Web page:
We have tried in vain for many years to be recognized for what we do as nurses, and our workforce and education funding has been cut year after year because we don't unite and have a real leader. The quality of patient care continues to be at risk because the working conditions for nurses has not been adequately addressed. The system is being flooded with patients who shouldn't need care if they had had some very basic education in the first place.

We still hold up Florence Nightingale as our professional icon. Not to say this is all bad, but this is the 21st century and we are still looking to the 1800's for leadership. What's wrong with that picture? Another article in the January issue of AJN addresses this very issue as it's Top Nursing Story of 2008.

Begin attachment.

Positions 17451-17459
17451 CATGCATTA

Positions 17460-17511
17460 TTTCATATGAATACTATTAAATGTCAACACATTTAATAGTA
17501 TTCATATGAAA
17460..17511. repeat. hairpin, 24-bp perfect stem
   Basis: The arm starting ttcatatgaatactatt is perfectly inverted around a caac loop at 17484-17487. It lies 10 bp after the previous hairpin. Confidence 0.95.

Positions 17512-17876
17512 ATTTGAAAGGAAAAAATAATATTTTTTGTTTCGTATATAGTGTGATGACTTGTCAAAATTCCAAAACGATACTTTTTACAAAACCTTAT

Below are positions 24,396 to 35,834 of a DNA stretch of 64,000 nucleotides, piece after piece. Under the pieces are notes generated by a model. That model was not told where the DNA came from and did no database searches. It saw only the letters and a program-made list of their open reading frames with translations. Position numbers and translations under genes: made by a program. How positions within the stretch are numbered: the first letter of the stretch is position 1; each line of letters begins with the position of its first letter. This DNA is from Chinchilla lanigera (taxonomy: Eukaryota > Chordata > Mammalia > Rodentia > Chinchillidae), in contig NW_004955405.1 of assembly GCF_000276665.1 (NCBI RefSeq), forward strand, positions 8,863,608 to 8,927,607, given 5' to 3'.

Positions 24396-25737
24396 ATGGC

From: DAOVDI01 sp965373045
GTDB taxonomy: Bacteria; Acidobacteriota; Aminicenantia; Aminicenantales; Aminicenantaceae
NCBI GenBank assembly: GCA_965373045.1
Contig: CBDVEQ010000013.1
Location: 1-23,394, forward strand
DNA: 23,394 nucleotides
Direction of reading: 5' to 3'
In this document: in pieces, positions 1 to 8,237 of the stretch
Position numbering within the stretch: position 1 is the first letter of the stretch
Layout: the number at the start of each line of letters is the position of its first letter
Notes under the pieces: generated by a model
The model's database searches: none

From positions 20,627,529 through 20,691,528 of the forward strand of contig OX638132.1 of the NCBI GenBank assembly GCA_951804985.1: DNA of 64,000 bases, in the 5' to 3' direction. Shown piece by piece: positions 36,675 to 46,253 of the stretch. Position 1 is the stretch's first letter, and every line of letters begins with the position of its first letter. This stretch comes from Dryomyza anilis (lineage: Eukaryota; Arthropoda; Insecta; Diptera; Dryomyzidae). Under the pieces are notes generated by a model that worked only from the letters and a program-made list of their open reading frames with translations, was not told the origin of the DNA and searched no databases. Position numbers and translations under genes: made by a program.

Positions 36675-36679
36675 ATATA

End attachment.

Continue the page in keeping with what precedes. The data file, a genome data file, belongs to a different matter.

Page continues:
Isn't it time to have a National Nurse and some true representation within the government? Find out more about the National Nurse campaign .

Send your comments to AJN at ajnletters@wolterskluwer.com.

Advocate for ALL of the changes we need to adequately address the health care crisis; not just a select few."

Kathy Quan RN BSN PHN
The Nursing Site Blog

The National Nursing Network Organization Team—Thursday, January 08, 2009   Post only 

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Monday, January 05, 2009

Love Your Heart Healthy Living Fair

Pictured: Planning Committee for Love Your Heart healthy living fair